Order of verb affixes
are2 at buffalo.edu
are2 at buffalo.edu
Thu Nov 11 22:50:43 UTC 2004
I really doubt that the u- is a locative. I believe it derives from
wa based on other evidence. UhoN is one of the verbs does not vary
for wa but is used as both an activity 'I am cooking' and an active
accomplishment 'I cooked it.' The other verbs which have this
variation and don't take wa often (always? I don't have my paper on
this right now) are u-verbs. THus, u is functioning as the wa
activity marker there.
Synchronically, wiu is more phonetically accurate than weo and at
least as accurate as wio. I'm not sure what advantages the student
obtains by writing -o- in such words. I can't see any. And, it would
mess up the general phonological patterning of -o- in Modern Omaha. O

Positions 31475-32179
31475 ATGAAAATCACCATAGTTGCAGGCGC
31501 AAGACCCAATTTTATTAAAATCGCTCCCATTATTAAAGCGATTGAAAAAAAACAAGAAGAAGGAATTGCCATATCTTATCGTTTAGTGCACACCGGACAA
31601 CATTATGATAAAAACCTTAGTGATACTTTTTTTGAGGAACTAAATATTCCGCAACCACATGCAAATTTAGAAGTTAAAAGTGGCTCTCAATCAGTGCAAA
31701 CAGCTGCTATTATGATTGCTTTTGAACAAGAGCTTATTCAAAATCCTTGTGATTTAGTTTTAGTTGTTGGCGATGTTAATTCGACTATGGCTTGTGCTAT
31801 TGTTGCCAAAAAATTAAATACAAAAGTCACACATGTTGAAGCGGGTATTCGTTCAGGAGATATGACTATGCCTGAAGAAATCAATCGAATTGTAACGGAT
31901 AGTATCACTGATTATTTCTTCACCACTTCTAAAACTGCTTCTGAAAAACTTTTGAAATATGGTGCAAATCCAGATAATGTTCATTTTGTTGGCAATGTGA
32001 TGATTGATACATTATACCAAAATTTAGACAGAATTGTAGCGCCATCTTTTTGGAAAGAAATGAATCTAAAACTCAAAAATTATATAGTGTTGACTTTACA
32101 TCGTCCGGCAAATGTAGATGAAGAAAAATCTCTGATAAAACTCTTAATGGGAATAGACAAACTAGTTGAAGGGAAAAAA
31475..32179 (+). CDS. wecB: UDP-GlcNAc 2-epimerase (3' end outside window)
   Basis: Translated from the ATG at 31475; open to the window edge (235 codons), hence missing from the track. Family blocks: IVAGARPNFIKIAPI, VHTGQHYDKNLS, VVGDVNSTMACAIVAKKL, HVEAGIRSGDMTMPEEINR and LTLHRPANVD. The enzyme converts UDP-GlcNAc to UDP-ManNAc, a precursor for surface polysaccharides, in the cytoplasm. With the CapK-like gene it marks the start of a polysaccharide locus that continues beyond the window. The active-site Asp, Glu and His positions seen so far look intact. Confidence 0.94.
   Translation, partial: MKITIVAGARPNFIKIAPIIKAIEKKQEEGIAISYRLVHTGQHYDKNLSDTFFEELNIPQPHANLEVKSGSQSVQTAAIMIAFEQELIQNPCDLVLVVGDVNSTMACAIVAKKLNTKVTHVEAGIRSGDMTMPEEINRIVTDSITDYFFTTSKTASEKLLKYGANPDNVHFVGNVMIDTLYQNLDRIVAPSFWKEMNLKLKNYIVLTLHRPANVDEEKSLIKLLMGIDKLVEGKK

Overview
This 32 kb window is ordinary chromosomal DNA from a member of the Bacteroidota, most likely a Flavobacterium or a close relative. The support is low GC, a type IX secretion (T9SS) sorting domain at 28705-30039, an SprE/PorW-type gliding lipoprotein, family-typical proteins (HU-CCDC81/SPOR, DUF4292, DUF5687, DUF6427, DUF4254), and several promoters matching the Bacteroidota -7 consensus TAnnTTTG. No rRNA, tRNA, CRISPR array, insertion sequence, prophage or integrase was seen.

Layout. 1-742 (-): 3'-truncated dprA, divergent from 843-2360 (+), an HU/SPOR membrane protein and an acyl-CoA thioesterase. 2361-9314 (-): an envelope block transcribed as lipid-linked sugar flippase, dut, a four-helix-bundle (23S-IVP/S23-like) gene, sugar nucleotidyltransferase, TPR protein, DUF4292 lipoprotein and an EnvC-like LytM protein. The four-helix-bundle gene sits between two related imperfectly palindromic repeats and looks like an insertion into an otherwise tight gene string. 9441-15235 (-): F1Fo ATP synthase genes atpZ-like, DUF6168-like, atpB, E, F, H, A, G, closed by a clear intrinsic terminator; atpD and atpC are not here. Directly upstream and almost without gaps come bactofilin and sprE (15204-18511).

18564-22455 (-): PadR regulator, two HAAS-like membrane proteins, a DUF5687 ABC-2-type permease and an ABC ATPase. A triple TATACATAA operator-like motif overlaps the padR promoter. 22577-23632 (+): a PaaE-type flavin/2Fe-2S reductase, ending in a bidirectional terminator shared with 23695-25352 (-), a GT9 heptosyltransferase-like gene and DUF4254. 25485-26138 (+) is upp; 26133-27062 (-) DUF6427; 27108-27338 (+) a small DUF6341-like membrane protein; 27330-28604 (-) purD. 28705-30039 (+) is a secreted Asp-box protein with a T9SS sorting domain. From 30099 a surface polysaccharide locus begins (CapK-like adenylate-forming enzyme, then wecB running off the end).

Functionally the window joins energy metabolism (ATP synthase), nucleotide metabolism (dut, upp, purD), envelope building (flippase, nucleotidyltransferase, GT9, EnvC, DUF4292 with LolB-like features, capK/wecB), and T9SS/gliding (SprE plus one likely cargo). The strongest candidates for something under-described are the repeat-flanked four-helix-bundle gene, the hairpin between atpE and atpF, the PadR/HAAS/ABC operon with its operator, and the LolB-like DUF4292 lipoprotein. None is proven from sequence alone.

never occurs word medially or initially. It's only in the male
greeting Aho and in the male illocutionary force enclitic -ho. So,
from a synchronic standpoint, I can't see writing it with -o-. But I
think that's essentially the debate here synchronic vs. diachronic
representation. And that's I think beyond the list. It's like
functional vs. formal. I actually just meant to send the original
orthography comment to Rory off-list. I mess that up all the time.
Sorry for mailbox clutter.
Quoting "R. Rankin" <rankin at ku.edu>:
> > I meant these would be potential kinds of evidence. I don't know
> if this
> > has happened with 'cook' or any other verb and I'm not at this
> > asserting that it has, though I seem to recall that cases exist of
> > anomalies with o-initial verbs in Dakotan dialects that might
> suggest it.
> Yeah, and if there is no analog of ohaN with, say, a- or i- in the
> then the o- would get no reinforcement among speakers for its
> putative status as
> a locative. If, on the other hand, there IS an *ahaN or a *ihaN,
> then the
> reinforcement would be there and o- could be "seen" by children
> acquiring the
> language as a productive prefix.
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